Sunday, 29 March 2015

Poldark brings Cornwall's wonderful mining heritage to life

Along with millions of others, we have been enjoying the news BBC series of Poldark, adapted from Winston Graham's books. Set in late 18th century Cornwall, the plot follows Ross Poldark's attempts to make his derelict tin mines a success, as well as his relationship with his servant girl Demelza.

I am not sure that the series would have such a great following if Ross was involved with coal mining in the north of England. It is the glorious Cornish coastal scenery which makes the show so watchable, although Amanda and Barbara would no doubt argue that the leading actor is also a contributory factor.

Location managers couldn’t resist the rich mining heritage of the stretch of west Cornwall coast linking Botallack and Levant (see posting of 2nd October 2014). The perilously perched Crowns Mine engine houses, built in the mid 19th century, double as the Poldark family mine Wheal Grambler.
Crowns Engine Houses, Botallack
Botallack was given World Heritage Site status in 2006 and is part of the Cornish Mining World Heritage Site. The iconic ruins are the most photographed and painted engine houses in the county (posting of 30th May 2010) and such inspiring coastal locations had an impact on the Poldark cast. "So much of the piece came alive when we were filming in Cornwall and everyone found their character in the outdoors," said Eleanor Tomlinson, who plays Demelza Carne. "Demelza is very connected to the landscape," added Eleanor. "I also love the countryside and just enjoyed exploring all the different coves and beaches and the endless beautiful blue water, it was so gorgeous. It is such a peaceful and relaxing place."
I couldn't resist pausing the TV to take the photo below, showing how digital enhancement has brought the Botallack Mines back to life in vivid colour. It is clear that the template for the computer generated images was the late 19th century photo of the mine in its heyday.
Botallack in the 19th century
 A little further westward from the Botallack Mines is the West Wheal Owles engine house, which, suitably dressed up, played a major part in the Poldark series as the fictional Wheal Leisure, the mine which Ross brings back to life.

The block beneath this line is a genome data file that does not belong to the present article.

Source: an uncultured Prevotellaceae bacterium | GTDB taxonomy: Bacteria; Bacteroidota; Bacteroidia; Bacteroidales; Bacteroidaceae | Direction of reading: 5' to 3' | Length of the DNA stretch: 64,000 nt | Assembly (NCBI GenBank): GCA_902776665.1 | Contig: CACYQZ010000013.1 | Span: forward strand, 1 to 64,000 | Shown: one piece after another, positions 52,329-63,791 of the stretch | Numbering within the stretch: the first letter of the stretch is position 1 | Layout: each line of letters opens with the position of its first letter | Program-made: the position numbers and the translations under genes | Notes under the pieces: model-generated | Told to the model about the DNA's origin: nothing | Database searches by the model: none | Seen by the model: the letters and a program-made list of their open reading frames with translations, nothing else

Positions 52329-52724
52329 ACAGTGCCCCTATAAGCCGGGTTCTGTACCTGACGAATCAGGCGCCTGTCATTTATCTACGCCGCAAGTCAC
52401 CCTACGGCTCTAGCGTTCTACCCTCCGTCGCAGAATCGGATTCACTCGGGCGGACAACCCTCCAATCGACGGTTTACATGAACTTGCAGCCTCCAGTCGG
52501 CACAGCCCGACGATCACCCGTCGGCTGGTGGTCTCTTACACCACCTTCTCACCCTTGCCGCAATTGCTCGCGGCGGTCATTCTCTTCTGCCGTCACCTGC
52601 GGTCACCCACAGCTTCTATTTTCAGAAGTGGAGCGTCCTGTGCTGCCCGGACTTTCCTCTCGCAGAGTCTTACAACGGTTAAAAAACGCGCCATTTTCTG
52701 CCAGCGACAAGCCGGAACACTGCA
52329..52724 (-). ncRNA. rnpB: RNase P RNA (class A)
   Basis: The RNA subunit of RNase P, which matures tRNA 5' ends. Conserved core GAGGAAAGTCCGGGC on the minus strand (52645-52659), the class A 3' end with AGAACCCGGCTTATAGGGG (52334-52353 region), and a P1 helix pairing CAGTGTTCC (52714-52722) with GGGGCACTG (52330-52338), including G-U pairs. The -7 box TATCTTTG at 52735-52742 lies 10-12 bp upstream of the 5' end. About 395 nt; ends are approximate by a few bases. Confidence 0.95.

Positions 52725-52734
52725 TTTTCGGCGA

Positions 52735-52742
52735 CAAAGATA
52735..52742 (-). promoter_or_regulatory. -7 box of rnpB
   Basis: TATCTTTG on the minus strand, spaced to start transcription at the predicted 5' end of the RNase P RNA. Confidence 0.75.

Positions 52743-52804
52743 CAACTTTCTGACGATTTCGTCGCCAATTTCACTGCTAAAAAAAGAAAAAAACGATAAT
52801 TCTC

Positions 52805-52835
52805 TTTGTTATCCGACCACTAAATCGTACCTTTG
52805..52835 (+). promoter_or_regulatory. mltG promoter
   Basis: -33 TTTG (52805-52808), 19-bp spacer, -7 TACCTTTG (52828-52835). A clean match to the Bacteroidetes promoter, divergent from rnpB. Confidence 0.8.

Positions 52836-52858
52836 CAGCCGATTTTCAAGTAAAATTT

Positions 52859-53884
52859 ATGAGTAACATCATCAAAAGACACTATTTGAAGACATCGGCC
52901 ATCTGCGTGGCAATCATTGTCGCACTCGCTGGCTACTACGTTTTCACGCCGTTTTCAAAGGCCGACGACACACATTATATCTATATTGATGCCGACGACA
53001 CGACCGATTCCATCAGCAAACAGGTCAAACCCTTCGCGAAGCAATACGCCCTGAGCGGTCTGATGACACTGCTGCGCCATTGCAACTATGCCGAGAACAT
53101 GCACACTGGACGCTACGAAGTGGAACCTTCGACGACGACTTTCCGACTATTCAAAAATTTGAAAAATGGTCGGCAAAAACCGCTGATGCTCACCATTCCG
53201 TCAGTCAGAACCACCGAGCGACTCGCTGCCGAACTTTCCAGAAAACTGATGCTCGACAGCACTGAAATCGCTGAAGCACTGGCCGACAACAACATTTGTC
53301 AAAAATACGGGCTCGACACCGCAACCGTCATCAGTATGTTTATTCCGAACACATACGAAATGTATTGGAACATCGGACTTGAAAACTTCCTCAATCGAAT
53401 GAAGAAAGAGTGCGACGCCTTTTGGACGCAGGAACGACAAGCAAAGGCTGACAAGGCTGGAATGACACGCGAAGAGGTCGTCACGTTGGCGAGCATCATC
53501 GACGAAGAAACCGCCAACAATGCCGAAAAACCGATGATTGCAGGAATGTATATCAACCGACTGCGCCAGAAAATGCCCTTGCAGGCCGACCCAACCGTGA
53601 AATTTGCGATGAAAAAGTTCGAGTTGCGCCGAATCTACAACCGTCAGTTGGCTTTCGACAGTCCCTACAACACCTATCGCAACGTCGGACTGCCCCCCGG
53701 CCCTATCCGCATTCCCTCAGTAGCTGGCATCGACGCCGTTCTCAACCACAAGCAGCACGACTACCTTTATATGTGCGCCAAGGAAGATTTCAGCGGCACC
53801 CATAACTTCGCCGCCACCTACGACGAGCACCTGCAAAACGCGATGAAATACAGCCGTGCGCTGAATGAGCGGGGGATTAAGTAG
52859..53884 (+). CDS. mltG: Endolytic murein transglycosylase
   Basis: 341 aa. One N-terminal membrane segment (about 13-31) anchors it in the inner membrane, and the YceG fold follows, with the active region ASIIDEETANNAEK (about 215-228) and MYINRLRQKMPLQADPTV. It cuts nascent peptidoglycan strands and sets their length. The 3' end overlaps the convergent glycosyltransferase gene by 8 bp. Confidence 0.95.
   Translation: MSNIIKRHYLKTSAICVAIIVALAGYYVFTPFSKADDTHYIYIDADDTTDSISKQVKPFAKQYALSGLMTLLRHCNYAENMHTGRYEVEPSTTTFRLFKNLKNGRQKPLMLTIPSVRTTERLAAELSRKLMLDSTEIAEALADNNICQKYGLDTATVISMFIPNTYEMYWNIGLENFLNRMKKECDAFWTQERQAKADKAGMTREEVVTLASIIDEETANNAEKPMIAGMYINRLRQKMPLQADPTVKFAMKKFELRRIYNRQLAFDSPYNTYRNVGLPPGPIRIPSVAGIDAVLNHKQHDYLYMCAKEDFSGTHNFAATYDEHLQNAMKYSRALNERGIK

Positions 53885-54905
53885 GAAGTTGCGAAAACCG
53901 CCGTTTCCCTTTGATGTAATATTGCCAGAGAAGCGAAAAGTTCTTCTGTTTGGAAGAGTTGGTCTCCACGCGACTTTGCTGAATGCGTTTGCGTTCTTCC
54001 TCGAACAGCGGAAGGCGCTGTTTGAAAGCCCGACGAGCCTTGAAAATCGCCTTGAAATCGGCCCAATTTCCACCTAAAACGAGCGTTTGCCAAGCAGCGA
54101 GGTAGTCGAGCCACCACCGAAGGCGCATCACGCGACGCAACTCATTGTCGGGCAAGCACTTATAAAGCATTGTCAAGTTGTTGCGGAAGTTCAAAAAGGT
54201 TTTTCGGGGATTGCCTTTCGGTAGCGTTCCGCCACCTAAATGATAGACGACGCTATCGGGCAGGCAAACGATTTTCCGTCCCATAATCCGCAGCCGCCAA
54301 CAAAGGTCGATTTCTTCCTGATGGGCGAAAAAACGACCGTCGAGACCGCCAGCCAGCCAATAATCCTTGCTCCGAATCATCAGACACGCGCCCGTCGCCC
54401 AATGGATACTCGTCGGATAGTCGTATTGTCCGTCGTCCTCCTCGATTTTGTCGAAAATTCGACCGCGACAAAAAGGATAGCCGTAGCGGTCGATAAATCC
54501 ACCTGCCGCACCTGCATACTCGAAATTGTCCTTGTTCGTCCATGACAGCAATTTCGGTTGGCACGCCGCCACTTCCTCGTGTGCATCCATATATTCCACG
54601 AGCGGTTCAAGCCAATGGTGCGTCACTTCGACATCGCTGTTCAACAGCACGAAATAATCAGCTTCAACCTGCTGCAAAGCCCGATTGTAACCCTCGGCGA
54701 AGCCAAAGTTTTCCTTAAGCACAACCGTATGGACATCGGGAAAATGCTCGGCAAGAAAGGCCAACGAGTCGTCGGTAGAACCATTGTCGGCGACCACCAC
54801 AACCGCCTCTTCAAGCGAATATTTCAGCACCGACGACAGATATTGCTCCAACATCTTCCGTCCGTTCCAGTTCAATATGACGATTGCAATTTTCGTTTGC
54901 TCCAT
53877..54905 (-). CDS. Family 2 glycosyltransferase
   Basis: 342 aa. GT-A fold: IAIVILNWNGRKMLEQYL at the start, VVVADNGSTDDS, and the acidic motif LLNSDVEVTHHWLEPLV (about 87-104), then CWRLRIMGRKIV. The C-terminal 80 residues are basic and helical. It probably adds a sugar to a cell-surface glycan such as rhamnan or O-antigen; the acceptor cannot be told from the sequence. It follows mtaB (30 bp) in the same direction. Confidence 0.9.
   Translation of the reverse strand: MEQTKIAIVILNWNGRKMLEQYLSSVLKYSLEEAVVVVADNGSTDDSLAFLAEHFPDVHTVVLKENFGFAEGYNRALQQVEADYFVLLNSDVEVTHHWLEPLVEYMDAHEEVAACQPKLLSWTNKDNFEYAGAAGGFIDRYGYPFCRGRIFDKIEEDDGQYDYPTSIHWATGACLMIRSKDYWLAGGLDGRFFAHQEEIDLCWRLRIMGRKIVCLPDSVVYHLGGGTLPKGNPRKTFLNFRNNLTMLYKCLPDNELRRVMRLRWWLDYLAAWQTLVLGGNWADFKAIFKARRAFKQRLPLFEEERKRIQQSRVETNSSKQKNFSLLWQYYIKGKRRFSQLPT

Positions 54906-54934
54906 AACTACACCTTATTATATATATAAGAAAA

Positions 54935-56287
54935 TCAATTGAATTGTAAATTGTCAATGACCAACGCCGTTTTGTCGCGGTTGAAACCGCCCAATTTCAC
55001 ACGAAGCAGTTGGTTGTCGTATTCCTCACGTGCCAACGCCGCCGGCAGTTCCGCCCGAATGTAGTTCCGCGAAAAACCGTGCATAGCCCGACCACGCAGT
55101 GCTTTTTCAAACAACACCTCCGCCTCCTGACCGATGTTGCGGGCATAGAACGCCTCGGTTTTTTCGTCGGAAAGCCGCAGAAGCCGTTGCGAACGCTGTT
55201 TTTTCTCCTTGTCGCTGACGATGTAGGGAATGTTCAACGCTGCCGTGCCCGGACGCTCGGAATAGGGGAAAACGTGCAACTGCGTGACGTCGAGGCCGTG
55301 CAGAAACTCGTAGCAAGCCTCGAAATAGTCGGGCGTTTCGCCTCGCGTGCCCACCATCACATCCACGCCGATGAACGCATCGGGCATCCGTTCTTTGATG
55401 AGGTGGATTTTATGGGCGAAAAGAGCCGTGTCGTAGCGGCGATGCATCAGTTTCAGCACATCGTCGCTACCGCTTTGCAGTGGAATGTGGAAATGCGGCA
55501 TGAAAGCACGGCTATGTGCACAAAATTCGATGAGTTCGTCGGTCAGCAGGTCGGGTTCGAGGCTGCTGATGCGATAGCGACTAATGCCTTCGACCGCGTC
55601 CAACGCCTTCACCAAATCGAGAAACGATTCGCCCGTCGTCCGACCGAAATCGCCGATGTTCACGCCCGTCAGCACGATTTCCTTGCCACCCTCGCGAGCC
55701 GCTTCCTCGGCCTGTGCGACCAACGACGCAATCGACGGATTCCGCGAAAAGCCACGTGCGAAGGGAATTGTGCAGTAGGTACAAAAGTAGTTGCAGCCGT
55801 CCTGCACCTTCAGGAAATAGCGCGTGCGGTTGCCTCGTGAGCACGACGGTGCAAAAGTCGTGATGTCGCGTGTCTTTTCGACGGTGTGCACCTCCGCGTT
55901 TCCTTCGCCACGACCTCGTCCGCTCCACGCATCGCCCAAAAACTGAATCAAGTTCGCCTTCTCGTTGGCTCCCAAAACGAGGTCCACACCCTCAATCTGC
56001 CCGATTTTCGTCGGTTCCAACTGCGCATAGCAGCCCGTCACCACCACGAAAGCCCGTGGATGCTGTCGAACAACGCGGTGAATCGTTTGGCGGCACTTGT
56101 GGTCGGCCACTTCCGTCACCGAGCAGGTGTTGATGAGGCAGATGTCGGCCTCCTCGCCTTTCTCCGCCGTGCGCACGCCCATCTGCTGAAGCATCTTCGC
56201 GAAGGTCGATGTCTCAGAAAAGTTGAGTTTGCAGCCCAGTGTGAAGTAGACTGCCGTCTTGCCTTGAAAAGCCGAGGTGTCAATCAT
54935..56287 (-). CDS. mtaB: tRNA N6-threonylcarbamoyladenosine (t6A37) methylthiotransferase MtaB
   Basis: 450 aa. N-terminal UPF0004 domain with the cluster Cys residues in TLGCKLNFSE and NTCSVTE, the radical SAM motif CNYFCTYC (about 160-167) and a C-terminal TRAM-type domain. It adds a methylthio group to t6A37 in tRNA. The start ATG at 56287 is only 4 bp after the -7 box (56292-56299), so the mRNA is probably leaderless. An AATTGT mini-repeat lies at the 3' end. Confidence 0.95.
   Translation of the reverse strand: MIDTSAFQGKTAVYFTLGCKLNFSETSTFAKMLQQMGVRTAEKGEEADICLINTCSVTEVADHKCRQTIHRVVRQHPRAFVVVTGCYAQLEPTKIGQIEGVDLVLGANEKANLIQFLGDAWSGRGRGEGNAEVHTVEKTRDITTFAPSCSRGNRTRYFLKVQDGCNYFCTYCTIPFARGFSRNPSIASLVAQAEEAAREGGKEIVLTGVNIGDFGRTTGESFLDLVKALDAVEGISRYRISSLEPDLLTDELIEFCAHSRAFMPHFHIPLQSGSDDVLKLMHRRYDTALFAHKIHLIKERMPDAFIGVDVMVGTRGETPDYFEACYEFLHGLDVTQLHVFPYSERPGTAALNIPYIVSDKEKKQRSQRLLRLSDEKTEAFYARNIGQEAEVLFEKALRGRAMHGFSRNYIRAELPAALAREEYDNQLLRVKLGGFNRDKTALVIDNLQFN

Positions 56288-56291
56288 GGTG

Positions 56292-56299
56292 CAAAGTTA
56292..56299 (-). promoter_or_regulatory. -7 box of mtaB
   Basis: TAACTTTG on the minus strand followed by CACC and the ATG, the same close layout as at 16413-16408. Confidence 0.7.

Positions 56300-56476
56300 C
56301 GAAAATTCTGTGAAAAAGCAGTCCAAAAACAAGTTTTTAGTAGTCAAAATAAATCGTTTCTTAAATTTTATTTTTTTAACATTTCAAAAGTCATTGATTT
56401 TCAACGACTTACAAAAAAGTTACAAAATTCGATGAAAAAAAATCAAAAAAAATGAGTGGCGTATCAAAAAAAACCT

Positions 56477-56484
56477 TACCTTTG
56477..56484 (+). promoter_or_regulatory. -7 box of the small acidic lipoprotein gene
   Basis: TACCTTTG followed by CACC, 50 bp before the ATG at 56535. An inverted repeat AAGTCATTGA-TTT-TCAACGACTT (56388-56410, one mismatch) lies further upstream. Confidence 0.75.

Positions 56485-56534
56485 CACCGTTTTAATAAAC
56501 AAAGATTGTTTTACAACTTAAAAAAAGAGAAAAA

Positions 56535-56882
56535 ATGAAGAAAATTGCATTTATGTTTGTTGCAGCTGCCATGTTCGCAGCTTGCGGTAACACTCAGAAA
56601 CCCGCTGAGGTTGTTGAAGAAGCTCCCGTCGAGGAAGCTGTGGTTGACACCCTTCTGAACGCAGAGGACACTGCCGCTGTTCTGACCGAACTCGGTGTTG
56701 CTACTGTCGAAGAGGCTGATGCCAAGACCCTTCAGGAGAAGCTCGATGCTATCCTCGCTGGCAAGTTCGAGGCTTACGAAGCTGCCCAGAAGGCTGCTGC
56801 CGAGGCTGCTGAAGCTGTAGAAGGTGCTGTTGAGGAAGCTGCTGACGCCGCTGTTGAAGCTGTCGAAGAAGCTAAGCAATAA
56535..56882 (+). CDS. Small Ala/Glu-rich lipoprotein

West Wheal Owles

Filming at Wheal Owles, 2014
This is a wonderful stretch of coastline which I would strongly recommend you visit if you are interested in Cornwall's unique mining history.

More on Cornish Mining


  1. I personally haven't been watching Poldark. However, anything that gives the Cornish tourist industry & Cornwall's soon to be revived tin mining industry any positive advertisement is to be welcomed.
    David M. Pollard, Consultant Geologist, UK

    1. I have my doubts about the revival David, but I hope you are right. There are a number of companies interested

  2. Interestingly enough, in the last episode (29th March), the stack of West Wheal Owles was shown with smoke billowing from it! Rather strange as the BBC 'restored' building clearly does not contain an engine...

    Incidentally, the shot of West Wheal Owles (before filming) is one of mine. I don't mind you using it but it is nice to be asked first.

    1. Yes, I noticed that too, Anon, but I suppose there must be some dramatic licence! Sorry about the photo. I had two on file, one of which must be yours and was taken from the internet. I have now replaced it by mine, which is virtually identical.

  3. I enjoyed the original Poldark made in 1975. We played the entire series one wet weekend in 2013. Cornwall mining, competitive commerce and smuggling made a wonderful mixture of intrigue and relationships. Look forward to the new series when it arrives here in Australia.

  4. bit behind the conversation as its moved on, but linking Wheal Owls to another Cornish history story is of course Mr Richard Boyns who owned Wheal Owls and wrote the book Tin. It is now made as a local film

    1. The Tin movie comes to Falmouth next week. Definitely going to see it, and will let you know what I think of it

  5. Excellent. Its certainly looks like an interesting story. I will have to see if I can get tickets too. I know its selling out where its being shown!


If you have difficulty posting a comment, please email the comment to and I will submit on your behalf